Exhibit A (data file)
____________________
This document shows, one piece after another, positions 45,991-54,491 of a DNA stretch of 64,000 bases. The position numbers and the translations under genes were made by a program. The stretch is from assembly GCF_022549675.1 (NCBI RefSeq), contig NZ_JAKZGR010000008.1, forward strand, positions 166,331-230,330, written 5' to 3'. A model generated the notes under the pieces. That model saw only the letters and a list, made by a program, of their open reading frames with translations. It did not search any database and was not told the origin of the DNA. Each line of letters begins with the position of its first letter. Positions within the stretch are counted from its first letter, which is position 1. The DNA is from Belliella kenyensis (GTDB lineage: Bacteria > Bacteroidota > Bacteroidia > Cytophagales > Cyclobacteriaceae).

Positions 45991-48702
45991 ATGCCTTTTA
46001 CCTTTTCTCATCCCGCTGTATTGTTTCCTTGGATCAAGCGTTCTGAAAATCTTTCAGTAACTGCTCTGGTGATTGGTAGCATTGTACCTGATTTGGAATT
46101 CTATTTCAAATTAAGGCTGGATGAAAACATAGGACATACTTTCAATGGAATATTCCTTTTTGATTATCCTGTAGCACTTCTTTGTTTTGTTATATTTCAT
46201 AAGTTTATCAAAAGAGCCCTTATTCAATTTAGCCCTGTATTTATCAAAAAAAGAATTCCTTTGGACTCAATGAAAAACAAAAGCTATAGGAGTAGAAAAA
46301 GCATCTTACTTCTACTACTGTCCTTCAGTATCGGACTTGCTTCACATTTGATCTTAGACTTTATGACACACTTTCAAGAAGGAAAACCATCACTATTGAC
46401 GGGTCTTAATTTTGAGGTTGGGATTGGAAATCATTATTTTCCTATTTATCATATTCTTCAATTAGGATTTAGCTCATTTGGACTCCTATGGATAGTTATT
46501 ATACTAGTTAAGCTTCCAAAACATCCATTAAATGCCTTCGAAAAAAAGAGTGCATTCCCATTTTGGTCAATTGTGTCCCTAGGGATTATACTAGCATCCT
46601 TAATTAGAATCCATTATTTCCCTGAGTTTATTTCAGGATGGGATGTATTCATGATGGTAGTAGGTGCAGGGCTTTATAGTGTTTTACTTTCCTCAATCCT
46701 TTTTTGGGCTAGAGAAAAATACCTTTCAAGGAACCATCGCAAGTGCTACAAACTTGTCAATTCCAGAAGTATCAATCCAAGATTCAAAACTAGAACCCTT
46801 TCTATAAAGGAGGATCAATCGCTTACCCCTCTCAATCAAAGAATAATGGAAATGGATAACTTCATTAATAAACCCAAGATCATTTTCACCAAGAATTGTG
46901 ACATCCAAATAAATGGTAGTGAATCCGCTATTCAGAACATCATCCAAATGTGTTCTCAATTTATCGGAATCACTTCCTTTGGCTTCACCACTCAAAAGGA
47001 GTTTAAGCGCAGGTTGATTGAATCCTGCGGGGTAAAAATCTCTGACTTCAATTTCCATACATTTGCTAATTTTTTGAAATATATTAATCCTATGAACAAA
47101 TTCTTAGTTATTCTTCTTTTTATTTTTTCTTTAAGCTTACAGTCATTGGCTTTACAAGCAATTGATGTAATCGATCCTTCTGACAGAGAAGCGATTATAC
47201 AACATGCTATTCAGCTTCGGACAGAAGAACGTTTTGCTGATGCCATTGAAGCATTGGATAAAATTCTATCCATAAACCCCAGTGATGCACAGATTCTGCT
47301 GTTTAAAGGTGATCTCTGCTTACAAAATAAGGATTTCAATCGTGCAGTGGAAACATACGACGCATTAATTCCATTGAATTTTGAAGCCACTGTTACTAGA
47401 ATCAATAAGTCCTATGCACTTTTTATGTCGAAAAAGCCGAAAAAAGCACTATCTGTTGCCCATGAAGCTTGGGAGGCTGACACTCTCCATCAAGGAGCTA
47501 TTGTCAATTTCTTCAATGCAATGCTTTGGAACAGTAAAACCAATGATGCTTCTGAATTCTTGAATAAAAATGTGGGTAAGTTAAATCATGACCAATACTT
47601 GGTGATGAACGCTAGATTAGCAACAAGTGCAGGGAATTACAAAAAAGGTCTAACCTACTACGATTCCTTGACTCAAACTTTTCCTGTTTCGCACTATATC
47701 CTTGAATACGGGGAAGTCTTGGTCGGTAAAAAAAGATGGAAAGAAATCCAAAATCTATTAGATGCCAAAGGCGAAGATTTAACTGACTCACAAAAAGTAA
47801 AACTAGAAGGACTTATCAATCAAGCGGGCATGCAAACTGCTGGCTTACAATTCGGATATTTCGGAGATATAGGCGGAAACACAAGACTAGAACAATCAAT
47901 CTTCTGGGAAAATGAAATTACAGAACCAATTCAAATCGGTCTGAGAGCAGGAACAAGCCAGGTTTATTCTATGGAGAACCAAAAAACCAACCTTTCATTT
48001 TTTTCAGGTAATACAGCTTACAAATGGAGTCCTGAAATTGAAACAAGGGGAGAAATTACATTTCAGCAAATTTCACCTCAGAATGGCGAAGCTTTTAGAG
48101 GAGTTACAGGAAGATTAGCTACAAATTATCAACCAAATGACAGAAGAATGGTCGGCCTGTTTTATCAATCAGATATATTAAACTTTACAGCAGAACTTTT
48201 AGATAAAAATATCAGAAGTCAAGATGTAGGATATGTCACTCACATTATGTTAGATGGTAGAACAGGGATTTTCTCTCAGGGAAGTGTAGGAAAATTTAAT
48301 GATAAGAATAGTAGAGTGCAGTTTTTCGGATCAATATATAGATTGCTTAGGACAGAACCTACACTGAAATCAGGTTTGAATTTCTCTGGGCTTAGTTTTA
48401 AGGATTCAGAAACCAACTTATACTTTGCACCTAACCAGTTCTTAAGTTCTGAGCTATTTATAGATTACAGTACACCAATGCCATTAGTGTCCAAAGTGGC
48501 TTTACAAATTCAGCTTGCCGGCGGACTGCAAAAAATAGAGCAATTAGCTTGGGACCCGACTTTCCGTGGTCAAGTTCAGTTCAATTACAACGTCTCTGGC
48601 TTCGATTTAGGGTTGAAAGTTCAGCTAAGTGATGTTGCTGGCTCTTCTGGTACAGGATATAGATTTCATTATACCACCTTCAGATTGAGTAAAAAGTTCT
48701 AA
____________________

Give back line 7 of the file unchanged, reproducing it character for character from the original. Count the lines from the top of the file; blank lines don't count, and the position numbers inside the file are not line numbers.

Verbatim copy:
46301 GCATCTTACTTCTACTACTGTCCTTCAGTATCGGACTTGCTTCACATTTGATCTTAGACTTTATGACACACTTTCAAGAAGGAAAACCATCACTATTGAC